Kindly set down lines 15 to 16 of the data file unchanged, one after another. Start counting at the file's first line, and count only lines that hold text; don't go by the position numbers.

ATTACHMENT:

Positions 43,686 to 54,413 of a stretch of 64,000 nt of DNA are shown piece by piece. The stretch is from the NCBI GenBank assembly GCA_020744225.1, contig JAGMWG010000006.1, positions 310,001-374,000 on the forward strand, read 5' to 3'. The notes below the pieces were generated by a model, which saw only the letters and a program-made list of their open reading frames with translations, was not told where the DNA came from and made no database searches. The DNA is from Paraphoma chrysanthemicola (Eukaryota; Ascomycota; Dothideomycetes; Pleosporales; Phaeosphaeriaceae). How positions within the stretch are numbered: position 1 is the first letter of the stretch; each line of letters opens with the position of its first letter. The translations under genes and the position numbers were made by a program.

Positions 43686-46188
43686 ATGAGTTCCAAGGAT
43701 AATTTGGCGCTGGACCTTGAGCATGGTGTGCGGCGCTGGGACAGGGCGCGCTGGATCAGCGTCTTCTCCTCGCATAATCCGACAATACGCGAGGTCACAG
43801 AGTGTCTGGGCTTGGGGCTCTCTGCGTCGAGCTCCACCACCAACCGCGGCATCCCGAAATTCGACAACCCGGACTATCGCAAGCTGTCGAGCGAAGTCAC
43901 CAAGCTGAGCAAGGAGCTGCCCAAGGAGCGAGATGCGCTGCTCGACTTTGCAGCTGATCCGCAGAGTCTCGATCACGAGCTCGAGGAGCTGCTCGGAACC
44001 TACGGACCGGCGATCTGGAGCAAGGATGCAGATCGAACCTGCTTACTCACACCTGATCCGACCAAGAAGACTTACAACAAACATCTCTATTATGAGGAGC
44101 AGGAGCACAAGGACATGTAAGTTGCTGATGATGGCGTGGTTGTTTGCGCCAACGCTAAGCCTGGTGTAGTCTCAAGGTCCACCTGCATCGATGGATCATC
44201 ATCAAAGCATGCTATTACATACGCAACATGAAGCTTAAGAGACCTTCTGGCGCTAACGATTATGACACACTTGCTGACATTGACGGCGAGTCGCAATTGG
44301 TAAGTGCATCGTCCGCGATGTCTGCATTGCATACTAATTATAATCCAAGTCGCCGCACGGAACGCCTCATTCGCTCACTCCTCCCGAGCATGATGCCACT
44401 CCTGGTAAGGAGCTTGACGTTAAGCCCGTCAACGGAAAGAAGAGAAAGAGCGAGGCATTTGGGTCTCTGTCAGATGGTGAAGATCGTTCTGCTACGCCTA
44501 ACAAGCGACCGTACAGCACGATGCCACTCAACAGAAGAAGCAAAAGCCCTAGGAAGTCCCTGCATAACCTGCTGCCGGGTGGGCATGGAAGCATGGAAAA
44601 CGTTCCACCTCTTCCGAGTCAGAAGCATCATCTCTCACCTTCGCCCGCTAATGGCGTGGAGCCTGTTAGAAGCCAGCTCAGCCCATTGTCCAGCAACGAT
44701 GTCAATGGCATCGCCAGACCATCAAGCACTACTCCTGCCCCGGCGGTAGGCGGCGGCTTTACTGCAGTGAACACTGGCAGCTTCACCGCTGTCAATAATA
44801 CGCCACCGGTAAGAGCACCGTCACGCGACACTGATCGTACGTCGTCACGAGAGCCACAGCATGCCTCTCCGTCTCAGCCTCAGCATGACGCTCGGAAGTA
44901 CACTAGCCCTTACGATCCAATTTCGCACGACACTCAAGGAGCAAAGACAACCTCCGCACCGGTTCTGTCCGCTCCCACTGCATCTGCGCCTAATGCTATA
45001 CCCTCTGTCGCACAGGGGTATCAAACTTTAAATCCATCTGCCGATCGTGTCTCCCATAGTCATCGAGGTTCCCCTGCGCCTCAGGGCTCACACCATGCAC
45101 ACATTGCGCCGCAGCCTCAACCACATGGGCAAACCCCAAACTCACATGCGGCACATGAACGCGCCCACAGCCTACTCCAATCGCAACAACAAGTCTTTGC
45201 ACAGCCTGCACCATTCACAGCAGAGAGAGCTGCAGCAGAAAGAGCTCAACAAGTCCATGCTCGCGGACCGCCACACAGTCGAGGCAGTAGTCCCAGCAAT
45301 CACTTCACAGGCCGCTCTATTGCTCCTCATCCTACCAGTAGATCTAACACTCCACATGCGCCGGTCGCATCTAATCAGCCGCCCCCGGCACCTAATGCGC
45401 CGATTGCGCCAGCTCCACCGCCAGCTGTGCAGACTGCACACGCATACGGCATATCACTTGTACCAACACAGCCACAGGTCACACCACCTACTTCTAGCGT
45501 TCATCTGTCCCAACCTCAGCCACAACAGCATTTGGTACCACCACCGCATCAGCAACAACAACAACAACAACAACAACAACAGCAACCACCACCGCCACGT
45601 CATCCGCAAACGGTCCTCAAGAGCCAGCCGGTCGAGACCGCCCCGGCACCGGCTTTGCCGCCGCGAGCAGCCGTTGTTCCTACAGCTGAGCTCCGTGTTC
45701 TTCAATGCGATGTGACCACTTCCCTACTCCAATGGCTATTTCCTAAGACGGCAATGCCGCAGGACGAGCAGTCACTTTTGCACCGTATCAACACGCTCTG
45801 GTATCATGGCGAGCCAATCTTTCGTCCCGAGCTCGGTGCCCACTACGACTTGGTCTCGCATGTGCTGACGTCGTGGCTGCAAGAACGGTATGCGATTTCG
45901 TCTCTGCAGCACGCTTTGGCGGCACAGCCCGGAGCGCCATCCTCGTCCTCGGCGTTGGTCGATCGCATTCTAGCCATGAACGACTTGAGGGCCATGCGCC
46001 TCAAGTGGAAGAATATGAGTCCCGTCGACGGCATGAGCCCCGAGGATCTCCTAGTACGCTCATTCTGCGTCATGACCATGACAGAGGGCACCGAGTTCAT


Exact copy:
44801 CGCCACCGGTAAGAGCACCGTCACGCGACACTGATCGTACGTCGTCACGAGAGCCACAGCATGCCTCTCCGTCTCAGCCTCAGCATGACGCTCGGAAGTA
44901 CACTAGCCCTTACGATCCAATTTCGCACGACACTCAAGGAGCAAAGACAACCTCCGCACCGGTTCTGTCCGCTCCCACTGCATCTGCGCCTAATGCTATA